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13 Aug 2019

No one type of diet fits all but still, people tend to follow a diet trend every time it pops up as a story on their mobile screens. Even professionals in the same field in our country are not on the same page. It is sad to see so many professionals not practicing the basics that were being taught in nutrition colleges. Impatience to achieve a perfect body type leads to crash diet methods, harmful supplements, and pills.

There are on the other hand strong believers of the Indian desi diet that our Dadis(paternal grandmother) and Nanis(maternal grandmother) use to feed to the whole house and ensure a strong and healthy body. No doubt that our grandparents had stronger immunities and healthier bodies and today some of the basic issues take a toll on one’s routine. Issues like allergies, gas, acidity, constipation and weak bowel have become quite common. But does that mean we start drinking milk with nuts at night and cook our meals in ghee? We should indeed be eating local and fresh produce. We should be eating seasonal fruits and vegetables but we should not try and copy the old desi diet as per our convenience without understanding the basics behind the same.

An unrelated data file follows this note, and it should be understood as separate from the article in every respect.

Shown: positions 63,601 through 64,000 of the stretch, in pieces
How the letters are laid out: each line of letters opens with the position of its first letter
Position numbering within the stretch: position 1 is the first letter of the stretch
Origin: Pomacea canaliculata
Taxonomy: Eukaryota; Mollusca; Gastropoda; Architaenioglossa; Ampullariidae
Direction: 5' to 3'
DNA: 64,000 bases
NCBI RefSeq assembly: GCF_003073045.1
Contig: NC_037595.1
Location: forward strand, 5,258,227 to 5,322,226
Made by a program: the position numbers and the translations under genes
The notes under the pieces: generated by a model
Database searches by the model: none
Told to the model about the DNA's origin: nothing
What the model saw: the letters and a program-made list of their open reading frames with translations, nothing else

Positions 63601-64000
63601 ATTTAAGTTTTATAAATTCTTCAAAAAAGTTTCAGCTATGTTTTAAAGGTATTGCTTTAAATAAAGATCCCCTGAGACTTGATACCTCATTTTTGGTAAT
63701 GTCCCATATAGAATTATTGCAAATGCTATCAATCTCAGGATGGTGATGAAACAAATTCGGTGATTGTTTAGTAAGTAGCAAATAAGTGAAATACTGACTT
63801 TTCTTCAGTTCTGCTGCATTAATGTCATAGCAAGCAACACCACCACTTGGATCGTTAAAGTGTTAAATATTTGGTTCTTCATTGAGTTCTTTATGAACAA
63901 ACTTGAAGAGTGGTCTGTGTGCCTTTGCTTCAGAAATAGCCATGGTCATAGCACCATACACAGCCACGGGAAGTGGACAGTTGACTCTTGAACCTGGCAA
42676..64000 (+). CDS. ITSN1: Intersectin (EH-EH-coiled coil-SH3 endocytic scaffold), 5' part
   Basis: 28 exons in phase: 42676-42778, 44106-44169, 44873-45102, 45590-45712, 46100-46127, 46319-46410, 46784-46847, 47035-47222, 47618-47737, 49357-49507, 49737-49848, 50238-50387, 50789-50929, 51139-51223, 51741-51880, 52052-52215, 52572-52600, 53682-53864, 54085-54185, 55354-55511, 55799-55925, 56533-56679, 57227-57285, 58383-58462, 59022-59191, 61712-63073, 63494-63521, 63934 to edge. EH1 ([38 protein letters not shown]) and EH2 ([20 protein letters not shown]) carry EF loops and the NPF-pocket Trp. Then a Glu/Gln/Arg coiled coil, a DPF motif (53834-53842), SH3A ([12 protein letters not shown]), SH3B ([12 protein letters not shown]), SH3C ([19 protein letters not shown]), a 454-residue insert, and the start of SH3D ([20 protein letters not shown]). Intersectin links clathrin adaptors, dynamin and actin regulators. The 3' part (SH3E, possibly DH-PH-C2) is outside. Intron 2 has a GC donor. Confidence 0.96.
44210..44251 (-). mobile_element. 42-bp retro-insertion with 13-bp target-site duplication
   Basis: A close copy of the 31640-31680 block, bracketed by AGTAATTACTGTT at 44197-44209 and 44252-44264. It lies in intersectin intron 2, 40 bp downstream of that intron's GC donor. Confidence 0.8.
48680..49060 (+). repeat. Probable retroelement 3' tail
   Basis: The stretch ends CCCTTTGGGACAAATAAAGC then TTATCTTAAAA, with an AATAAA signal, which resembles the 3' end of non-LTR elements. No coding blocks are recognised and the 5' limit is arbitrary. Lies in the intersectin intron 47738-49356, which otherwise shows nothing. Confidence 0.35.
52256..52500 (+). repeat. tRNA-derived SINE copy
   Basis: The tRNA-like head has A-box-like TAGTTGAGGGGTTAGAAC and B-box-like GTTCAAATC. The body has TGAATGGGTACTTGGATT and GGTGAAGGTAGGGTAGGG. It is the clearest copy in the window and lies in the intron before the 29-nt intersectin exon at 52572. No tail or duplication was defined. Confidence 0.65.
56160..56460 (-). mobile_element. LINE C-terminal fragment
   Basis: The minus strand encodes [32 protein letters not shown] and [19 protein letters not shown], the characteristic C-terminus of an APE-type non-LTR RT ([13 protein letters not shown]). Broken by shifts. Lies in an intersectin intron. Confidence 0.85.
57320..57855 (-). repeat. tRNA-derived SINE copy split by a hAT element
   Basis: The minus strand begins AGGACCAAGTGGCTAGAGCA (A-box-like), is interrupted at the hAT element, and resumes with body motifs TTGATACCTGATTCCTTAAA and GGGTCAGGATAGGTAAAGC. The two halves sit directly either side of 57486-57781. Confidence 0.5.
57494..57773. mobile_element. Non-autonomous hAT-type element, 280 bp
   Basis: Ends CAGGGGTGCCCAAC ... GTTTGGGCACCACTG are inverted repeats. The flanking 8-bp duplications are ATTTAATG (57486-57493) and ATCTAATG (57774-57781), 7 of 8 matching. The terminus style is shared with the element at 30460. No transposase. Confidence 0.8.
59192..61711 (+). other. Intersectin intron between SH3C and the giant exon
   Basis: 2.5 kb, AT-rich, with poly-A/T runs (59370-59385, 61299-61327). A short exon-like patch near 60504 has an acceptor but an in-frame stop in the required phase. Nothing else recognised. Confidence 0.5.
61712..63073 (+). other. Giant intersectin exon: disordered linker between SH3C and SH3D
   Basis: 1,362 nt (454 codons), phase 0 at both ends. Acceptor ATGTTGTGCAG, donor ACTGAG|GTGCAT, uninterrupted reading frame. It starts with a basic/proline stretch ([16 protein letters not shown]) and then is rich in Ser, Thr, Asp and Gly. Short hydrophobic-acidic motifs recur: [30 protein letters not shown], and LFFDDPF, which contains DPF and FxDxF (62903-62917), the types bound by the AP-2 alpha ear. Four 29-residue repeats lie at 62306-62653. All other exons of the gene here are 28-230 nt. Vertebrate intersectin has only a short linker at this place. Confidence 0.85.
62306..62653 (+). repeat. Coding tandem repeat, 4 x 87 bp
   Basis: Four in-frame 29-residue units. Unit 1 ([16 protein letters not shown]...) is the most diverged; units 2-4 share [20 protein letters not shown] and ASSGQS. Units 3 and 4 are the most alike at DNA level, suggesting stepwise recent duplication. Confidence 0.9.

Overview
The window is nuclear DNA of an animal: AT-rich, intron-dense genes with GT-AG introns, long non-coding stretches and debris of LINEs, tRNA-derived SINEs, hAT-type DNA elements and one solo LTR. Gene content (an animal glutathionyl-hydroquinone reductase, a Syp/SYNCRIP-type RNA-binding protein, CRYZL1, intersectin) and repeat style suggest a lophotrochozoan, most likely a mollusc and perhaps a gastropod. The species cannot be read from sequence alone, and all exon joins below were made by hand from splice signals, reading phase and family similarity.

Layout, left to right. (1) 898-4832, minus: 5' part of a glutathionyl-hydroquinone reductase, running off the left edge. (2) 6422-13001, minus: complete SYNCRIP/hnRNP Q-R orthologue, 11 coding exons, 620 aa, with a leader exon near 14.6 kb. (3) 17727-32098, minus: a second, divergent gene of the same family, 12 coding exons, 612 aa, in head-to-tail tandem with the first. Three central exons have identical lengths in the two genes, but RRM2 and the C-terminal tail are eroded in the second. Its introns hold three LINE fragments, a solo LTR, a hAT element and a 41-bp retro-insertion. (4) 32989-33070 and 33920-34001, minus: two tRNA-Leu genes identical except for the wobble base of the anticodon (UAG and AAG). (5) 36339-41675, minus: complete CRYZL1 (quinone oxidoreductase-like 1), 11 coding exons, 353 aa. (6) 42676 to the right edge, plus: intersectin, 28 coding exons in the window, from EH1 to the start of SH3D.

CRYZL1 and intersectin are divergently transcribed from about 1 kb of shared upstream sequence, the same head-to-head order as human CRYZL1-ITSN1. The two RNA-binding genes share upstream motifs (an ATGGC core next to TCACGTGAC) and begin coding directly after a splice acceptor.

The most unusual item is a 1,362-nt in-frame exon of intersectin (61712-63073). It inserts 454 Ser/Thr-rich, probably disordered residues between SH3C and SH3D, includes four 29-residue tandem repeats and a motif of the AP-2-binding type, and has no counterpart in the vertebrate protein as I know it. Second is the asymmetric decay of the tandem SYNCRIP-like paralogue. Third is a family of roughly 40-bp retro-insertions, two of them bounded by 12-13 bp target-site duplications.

Firstly there is a relation of our environment with our bodies that affects our response to the food and overall health. Today the environment is more toxic and polluted.
Secondly, our activity levels in the outdoor are not the same as our grandparents had. We are most of the day sedentary and that too in airconditioned environments. We no longer connect with our nature and hence bodies are becoming more naive and responsive to allergens. We no longer are physically involved in household work but our minds are super stressed. So it is very right to not move away from our basic desi diet but it is also important to know what to take and what to modify because our lifestyles have also modified and our nature of work is also different from our dadis and nanis…dadas and nanas.

What to do and what to follow?

– Eat seasonal vegetables and eat fresh
– Have a maximum home-cooked fresh meals
– Reduce the use of packaged products in your kitchen
– Bring back ghee and mustard oil to your kitchens
– Bring back pulses/dals and lentils, rice/chawal and roti to your diet
– Fix an eating routine for yourself and your family
– Communicate more to distress rather than increasing gadget time
– Make some rules for your family and yourself as our grandparents did
which become family values with time and pass from generation to generation.
– Make a meal sometimes together
– Plan outdoor walks or trips.
– Include more Indian spices and condiments in the diet rather than imported
fruits and vegetables and seeds.

So yes, it’s very important to stay close to our roots and genes, retain our traditions
and family eating rituals but is also important to modify the routine as per your
current routine and lifestyle which an expert can easily help you out with.

Dt.Anshul Jaibharat
Founder of Santulitt
Nutritionist and lifestyle coach

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